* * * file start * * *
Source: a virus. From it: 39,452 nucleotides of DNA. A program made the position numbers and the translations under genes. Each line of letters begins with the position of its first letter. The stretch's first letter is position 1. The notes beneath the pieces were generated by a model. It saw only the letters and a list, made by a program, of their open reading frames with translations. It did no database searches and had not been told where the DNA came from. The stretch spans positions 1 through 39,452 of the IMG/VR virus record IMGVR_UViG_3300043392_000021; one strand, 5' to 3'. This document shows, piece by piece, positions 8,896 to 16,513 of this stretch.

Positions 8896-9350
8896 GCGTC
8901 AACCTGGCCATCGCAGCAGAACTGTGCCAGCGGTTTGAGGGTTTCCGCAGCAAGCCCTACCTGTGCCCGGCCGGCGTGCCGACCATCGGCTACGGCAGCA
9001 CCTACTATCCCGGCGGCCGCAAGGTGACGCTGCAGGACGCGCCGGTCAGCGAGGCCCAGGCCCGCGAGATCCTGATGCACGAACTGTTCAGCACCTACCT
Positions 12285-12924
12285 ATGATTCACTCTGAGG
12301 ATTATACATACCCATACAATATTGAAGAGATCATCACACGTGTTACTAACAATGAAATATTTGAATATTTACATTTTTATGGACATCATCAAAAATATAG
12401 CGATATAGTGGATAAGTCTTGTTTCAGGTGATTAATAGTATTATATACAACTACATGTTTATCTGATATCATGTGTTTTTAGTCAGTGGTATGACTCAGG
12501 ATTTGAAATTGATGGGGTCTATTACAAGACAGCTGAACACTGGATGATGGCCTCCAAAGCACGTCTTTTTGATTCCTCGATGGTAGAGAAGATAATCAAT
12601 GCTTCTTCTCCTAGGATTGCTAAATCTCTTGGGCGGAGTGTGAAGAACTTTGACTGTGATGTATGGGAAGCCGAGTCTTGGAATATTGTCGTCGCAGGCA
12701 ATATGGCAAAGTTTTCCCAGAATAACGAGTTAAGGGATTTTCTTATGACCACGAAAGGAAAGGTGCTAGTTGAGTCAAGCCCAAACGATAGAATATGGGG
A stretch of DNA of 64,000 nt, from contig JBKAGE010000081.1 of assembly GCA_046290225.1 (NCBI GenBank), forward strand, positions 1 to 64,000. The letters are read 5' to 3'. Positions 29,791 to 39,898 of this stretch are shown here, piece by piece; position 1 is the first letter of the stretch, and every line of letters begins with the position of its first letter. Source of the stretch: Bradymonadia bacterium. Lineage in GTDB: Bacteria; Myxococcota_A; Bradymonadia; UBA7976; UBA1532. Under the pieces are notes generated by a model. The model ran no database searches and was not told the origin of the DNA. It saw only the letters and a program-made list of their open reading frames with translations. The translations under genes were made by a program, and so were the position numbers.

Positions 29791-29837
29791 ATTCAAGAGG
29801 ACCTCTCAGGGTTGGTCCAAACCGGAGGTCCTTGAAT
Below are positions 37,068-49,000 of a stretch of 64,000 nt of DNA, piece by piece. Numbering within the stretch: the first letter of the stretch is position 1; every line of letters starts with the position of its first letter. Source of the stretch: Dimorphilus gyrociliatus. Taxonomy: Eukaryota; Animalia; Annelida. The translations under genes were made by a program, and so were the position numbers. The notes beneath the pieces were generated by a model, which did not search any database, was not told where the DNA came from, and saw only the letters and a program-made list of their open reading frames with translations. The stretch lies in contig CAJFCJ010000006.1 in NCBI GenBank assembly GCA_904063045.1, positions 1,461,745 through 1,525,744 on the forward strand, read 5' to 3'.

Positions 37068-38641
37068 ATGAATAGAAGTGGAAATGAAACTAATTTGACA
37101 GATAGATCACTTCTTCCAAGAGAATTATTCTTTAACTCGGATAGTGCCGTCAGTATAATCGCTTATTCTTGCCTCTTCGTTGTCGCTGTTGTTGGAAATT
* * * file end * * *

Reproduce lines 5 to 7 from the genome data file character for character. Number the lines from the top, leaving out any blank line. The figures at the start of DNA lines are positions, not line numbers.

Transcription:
9001 CCTACTATCCCGGCGGCCGCAAGGTGACGCTGCAGGACGCGCCGGTCAGCGAGGCCCAGGCCCGCGAGATCCTGATGCACGAACTGTTCAGCACCTACCT
Positions 12285-12924
12285 ATGATTCACTCTGAGG